Har-Mar 11 Cinemas
2100 N. Snelling Avenue,
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The Har-Mar Twin was built in 1970 for the Mann Theatres chain (costing over $750,000) at the Har-Mar Shopping Center. The theater was unusually lavish for its day, with Venetian crystal chandeliers, English tapestries and plush red carpeting. Also, it was equipped with what was then cutting-edge projection and sound technology.
The Har-Mar opened with “Two Mules for Sister Sara” and “On a Clear Day You Can See Forever” to packed houses. In the early 70s, the Har-Mar was one of the most popular Saint Paul theaters, due to its proximity to Highway 36, its large parking lot and being modern and comfortable.
In 1974, the Har-Mar was the first suburban movie house to out-gross a downtown theater, the Skyway 2, playing the same film (“Earthquake”). It was by only very little, but it signified the death knell for Saint Paul’s downtown movie houses and the rise of the suburban theater.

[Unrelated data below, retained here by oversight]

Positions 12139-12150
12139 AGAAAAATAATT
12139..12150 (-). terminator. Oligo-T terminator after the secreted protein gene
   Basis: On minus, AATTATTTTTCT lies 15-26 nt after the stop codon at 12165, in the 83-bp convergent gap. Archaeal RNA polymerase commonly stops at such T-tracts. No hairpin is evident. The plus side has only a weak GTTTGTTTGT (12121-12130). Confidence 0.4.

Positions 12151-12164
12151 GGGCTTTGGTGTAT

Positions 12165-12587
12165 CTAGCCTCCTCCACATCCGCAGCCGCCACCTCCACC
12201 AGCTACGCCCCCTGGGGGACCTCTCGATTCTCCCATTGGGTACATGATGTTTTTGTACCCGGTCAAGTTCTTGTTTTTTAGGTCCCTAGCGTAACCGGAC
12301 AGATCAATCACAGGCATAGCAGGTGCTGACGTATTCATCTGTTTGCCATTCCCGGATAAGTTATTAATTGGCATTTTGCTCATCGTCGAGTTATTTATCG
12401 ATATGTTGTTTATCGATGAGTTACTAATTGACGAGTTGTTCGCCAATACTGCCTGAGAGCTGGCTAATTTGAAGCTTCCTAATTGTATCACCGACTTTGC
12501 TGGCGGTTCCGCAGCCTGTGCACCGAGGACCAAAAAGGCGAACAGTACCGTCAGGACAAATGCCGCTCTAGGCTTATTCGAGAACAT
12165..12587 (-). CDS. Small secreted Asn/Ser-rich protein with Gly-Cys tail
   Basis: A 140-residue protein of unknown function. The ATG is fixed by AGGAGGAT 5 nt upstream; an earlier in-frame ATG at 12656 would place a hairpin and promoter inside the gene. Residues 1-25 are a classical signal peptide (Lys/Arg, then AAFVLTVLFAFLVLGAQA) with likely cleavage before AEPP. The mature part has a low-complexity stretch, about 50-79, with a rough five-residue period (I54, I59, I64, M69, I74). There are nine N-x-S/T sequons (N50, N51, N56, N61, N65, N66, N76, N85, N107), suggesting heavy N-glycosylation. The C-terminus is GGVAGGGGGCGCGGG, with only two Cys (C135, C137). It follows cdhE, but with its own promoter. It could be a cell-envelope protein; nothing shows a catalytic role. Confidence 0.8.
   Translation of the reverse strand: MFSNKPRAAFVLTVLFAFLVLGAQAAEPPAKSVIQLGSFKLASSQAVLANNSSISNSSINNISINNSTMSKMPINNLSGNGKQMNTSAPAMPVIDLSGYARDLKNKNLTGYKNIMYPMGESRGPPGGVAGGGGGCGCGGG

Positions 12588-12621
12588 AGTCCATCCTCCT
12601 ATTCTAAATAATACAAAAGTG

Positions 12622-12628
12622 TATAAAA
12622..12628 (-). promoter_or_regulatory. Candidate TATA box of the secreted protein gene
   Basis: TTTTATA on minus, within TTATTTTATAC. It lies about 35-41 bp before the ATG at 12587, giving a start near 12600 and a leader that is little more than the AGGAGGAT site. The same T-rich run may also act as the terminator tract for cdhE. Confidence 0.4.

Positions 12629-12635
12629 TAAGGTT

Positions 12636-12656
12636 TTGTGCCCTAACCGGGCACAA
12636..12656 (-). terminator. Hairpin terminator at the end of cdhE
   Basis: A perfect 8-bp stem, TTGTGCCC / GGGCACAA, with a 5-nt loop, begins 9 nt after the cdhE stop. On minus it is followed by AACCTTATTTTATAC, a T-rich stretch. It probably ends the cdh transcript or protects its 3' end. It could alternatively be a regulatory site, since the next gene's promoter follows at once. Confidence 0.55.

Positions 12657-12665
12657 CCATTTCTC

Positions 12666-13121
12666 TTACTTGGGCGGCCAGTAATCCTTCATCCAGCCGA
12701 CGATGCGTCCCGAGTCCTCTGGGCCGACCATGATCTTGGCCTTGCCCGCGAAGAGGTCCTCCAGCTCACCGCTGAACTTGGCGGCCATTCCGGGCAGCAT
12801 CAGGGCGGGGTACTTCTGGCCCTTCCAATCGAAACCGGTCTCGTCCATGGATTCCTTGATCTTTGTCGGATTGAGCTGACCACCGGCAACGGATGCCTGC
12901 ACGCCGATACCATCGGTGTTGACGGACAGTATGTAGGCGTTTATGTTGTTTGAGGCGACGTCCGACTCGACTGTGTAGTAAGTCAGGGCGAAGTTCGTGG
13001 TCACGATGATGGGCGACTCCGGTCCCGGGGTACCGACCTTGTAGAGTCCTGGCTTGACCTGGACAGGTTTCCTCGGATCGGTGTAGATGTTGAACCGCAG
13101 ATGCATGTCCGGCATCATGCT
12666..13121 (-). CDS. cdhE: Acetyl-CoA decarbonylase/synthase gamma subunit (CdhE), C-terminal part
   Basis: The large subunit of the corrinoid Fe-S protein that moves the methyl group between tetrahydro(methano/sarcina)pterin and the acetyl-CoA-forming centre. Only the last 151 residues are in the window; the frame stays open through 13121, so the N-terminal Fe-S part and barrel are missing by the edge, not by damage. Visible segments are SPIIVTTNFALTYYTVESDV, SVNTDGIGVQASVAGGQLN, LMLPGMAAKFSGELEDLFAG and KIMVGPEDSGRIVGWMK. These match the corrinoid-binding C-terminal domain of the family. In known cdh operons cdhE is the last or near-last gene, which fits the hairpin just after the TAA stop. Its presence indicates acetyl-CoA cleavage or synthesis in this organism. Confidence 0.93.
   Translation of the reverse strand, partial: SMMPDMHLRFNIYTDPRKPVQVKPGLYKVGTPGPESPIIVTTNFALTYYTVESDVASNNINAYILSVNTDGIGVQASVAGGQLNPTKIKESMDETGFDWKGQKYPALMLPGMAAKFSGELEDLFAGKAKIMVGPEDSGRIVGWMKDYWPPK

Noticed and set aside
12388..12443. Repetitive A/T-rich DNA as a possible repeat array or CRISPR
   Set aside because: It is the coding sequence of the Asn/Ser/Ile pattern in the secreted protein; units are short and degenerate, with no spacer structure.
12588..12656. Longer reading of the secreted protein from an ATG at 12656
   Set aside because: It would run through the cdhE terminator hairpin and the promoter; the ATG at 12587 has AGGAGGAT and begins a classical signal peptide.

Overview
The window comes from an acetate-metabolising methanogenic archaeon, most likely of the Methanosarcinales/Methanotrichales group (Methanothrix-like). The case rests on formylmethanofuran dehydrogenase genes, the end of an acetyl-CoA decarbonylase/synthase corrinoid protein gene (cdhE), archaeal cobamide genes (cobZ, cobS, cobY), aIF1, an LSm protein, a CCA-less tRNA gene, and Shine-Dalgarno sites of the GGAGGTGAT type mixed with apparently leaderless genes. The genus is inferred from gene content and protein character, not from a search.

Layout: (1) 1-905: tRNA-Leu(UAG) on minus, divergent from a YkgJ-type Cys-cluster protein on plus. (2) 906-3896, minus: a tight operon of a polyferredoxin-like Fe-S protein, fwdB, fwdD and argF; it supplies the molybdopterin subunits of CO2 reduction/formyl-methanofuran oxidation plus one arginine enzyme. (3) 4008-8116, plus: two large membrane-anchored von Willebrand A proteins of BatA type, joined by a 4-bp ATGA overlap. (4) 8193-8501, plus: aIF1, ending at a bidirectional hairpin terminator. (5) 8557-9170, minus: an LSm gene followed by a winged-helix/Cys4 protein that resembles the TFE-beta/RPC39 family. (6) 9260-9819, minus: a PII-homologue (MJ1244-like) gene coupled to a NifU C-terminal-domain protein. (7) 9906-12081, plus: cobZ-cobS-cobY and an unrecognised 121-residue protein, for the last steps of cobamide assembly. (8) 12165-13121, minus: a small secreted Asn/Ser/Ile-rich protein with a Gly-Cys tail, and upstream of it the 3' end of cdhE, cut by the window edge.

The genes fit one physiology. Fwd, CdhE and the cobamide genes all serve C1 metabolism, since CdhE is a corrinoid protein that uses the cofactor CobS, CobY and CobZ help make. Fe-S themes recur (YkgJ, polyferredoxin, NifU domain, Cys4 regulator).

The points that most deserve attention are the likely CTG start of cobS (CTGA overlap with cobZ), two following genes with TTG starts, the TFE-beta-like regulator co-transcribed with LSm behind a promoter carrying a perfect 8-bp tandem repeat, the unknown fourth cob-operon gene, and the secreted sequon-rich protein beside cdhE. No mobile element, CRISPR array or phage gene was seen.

In 1977, the larger of the theater’s two auditoriums was itself twinned, creating a triplex, as the theater was renamed the Har-Mar 3.
Slightly damaged in 1981 by a tornado, the Har-Mar was only closed for a few days for repairs before it was once more open for business. Later that same year, a former grocery store behind the theater was transformed into another eight small screens (the Har-Mar 4-11).
The Har-Mar was at the time the largest movie theater in the state of Minnesota. It was last operated by AMC. The Har-Mar closed in December 2006.
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